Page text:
“It is worth noting that the linkage between fisheries, organized crime and money laundering is a subject which has been studied internationally, including by the UN Office on Drugs and Crime,” German told FOPO. Criminality tied to the fishing industry hasn’t been a focus of major investigation in B.C., according to the 2019 Dirty Money report

However, the high degree of concentration of ownership of West Coast fisheries licences and quota — a set share of allowable catch — revealed during research for the report was “alarming,” German said. As was the degree of ownership by foreign entities and non-citizens. 

The top four “visible” owners of quota in the groundfish trawl, halibut and sablefish fisheries are foreign entities or individuals who don’t work the deck of fishing boats but own up to half of the B.C.’s quota for those species, the report concluded. Its findings were based on interviews and data from Ecotrust, a public policy group focused on the well-being of rural communities that also presented to FOPO earlier in May.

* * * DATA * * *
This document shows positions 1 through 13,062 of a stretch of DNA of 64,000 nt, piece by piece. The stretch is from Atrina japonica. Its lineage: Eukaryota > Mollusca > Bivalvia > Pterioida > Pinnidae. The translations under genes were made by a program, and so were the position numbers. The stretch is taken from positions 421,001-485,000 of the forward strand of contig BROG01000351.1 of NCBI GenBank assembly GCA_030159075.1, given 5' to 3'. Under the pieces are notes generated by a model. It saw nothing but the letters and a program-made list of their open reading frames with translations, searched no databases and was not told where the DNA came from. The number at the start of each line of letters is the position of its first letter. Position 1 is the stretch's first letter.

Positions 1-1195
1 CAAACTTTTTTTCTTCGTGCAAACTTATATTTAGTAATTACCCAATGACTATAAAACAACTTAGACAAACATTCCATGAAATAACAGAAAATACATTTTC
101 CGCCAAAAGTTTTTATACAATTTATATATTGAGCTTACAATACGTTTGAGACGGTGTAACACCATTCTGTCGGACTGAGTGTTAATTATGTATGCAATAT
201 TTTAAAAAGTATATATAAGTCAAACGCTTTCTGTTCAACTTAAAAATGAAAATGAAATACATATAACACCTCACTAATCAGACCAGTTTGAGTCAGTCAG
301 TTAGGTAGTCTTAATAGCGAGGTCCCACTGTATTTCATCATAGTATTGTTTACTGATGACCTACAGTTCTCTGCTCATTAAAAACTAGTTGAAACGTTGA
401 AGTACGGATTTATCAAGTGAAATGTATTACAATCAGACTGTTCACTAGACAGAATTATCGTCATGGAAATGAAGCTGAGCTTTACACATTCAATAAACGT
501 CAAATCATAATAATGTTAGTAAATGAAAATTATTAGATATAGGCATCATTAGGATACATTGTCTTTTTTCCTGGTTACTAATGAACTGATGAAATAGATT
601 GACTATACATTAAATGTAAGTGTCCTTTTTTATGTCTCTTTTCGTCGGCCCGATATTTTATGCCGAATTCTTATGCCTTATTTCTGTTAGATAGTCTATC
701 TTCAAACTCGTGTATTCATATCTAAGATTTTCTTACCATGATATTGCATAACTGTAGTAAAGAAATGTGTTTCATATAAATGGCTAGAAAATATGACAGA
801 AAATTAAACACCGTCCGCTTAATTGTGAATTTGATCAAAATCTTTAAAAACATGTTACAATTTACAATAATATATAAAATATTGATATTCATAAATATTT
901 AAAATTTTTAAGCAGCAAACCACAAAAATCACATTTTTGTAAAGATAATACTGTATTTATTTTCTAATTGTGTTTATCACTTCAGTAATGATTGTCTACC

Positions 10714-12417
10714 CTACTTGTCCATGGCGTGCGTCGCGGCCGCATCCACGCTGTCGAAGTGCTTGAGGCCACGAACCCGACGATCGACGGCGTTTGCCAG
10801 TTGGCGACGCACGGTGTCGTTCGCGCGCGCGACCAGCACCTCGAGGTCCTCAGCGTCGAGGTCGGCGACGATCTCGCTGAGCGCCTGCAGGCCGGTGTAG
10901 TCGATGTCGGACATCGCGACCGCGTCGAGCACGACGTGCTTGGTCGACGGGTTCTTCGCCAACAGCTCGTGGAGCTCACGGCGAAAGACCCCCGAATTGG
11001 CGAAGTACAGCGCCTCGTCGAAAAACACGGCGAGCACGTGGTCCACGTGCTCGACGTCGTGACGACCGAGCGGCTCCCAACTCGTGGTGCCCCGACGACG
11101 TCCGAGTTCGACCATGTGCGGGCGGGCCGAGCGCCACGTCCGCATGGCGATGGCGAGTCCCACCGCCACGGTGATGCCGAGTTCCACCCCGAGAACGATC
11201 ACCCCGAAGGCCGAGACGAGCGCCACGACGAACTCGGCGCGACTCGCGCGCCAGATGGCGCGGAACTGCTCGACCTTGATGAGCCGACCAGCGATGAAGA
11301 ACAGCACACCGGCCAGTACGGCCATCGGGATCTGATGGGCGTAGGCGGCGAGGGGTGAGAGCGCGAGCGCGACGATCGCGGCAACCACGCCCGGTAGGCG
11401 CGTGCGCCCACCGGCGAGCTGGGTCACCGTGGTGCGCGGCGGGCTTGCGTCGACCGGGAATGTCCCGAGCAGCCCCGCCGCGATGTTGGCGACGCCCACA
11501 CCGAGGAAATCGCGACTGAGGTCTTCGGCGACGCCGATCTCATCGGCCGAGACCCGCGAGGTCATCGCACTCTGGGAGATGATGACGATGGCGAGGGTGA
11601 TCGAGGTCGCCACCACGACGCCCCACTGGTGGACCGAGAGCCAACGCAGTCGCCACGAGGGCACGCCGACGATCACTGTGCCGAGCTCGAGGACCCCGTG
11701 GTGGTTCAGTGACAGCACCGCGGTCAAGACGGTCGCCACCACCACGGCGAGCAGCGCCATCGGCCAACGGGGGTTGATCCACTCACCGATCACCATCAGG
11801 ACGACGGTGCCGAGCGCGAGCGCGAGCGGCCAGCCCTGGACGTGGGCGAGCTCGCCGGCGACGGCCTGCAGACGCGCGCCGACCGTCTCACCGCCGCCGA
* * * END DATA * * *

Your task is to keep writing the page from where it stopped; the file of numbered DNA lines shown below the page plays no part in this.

Owners of commercial fishing licences in B.C. are listed in a registry but often as numbered companies, which makes determining who owns or controls the licence difficult, the report said. 

This protects licence-holders from public scrutiny. On the Pacific coast, there are also no citizenship or residential conditions or vetting of the buyers or the money used to purchase licences, quota or even fishing boats (which can all value into millions of dollars). 

Money-laundering concerns aren’t as prevalent on the East Coast because the federal government has regulations that limit ownership of commercial licences to local fish harvesters who operate their vessels, German said. 

As a result of B.C.’s money-laundering investigations, the province has created a landowner transparency registry to curb money laundering in real estate, German noted. The federal government is also in the process of developing a public corporate ownership registry to tackle money laundering, tax evasion and prevent the funding of terrorist groups.